I(x,y) = A [Io'(x,y) + 1/8 Io'(x,y/@Ro'(X,Y)
+ 3/64 Io'(x,y)Ro'(x,y)@Ro'(x,y) + .] (43)
where Io'(x,y) is the normalized irradiance of the original object,
Ro'(x,y) is the two-dimensional autocorrelation function of Io'(x,y)
and denotes convolution. The first term represents the desired
image, and the higher terms represent the degradation. Kermisch
showed that the first term contributed 78% to the total radiance in
the image, giving a ratio of 1.8 bits.
The phase-only image typically emphasizes the edges as in the case
of the high-pass filtering as shown in Figure 4.1. This phase-only
filtering is closely related to the high-pass filter. Most images
have spectra where the magnitude tends to drop off with frequency. In
the phase-only image, the magnitude of each frequency component is set
to unity. This implies multiplying each pixel magnitude by its
reciprocal. The Fourier transform tends to fall off at high
frequencies for most images, giving a mound-shaped transform. Thus,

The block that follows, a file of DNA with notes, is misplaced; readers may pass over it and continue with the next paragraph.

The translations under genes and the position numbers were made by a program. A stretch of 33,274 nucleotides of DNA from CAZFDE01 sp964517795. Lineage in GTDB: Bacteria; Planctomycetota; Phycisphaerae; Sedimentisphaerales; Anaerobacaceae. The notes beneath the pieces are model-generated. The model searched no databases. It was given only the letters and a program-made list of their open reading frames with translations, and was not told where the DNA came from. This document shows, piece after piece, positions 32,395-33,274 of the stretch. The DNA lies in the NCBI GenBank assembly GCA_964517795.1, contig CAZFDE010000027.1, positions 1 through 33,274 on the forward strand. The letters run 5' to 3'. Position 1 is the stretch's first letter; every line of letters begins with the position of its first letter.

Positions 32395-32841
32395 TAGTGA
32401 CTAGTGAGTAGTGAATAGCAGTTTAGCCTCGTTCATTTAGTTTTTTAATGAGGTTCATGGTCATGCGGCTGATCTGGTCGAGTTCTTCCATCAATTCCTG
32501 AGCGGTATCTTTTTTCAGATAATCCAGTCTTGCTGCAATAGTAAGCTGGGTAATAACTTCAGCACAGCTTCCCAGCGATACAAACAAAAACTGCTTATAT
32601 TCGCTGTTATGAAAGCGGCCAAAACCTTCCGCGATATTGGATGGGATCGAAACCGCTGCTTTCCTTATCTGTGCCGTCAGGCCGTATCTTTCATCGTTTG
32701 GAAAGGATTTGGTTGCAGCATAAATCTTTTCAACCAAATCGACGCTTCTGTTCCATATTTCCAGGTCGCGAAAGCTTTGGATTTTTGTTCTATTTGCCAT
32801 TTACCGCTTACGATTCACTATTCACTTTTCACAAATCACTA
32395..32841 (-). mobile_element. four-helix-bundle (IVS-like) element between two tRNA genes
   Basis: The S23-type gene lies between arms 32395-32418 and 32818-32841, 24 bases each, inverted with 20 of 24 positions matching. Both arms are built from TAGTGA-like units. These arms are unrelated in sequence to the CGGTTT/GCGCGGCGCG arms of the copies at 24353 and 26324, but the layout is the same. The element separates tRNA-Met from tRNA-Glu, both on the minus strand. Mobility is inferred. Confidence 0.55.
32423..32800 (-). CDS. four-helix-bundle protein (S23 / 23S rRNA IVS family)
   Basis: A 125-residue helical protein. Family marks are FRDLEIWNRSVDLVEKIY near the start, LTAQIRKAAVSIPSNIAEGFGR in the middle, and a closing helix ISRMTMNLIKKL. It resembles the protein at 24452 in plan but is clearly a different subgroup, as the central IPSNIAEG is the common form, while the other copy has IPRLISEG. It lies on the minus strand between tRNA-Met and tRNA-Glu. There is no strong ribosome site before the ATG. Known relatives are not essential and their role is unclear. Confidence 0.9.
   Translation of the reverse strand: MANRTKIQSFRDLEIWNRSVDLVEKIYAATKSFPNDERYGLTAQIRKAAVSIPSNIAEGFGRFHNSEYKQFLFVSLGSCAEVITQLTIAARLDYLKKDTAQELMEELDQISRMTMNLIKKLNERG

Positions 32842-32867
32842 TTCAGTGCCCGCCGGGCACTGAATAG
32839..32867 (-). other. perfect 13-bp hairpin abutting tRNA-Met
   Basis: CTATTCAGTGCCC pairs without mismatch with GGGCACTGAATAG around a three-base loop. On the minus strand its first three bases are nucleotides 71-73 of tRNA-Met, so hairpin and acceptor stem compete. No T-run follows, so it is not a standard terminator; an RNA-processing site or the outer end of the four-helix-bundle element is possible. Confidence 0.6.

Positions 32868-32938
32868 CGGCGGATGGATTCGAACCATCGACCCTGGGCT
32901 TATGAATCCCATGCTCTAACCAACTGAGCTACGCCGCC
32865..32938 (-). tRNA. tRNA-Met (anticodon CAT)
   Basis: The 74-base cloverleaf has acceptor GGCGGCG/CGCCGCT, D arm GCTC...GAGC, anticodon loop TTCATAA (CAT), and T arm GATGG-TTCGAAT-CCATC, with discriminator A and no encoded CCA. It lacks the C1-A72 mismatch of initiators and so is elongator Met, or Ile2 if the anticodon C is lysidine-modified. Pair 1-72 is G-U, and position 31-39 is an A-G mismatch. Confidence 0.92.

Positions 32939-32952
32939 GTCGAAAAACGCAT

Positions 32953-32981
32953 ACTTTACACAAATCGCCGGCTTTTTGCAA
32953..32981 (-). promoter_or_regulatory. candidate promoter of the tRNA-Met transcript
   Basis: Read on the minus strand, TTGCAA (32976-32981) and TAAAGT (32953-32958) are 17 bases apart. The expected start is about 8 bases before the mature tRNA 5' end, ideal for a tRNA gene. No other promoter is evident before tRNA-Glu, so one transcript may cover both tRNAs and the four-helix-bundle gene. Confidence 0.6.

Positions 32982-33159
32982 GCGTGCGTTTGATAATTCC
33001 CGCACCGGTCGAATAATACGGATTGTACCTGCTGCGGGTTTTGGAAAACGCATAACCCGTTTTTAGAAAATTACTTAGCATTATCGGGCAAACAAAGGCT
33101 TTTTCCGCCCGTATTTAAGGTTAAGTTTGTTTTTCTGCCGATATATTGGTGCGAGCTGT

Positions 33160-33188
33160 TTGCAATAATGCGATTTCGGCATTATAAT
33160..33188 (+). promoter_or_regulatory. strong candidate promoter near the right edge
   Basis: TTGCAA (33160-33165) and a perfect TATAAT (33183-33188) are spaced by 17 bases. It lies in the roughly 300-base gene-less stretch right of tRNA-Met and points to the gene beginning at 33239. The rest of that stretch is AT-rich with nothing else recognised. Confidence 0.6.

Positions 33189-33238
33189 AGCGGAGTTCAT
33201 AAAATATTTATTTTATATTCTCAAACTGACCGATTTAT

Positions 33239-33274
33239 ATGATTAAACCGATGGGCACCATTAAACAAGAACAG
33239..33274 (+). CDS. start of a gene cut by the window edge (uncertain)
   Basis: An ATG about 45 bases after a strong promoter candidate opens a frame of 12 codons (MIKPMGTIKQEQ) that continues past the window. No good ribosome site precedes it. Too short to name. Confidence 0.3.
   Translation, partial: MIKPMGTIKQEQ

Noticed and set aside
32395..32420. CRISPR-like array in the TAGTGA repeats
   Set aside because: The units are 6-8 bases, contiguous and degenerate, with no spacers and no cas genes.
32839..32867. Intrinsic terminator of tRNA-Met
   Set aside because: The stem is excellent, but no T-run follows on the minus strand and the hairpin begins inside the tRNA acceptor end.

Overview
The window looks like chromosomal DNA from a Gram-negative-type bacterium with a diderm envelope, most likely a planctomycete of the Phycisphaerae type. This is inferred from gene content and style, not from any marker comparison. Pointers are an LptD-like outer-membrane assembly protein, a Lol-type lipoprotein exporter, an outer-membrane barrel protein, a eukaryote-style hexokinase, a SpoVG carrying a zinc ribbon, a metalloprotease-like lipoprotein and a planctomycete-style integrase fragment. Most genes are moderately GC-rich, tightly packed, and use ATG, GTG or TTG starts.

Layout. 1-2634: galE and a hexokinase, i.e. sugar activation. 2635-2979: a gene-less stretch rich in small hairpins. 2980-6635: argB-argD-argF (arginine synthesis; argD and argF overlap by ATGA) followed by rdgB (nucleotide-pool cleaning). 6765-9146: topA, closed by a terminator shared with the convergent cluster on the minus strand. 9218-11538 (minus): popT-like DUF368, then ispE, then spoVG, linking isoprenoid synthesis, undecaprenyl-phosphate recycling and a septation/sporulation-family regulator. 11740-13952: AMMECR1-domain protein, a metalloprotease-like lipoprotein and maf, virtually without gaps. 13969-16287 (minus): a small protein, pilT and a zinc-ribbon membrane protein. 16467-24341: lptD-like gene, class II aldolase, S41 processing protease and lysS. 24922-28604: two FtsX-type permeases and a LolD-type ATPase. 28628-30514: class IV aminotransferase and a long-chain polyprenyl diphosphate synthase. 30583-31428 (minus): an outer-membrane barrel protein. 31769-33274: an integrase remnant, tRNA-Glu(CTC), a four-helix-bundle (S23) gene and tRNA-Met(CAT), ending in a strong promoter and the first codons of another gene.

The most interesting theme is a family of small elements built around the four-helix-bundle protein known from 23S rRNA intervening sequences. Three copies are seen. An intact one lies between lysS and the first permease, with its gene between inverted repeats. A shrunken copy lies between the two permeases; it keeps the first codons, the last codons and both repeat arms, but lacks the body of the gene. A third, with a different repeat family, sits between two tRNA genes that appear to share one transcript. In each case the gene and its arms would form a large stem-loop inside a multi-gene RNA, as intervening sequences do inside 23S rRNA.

the phase-only process applied to a mound-shaped Fourier Transform is
high-pass filtering. The phase-only image has a high-frequency
emphasis which accentuates edges. The processing to obtain the phase-
only image is highly non-linear. Although the response 1/IF(u,v)l
generally emphasizes high frequencies over low frequencies, it will
have spectral details associated with it which could affect or
obliterate important features in the original. Oppenheim15 proposed
that if the Fourier transform is sufficiently smooth, then
intelligibility will be retained in the phase-only reconstruction.
That is, if the transform magnitude is smooth and falls off at high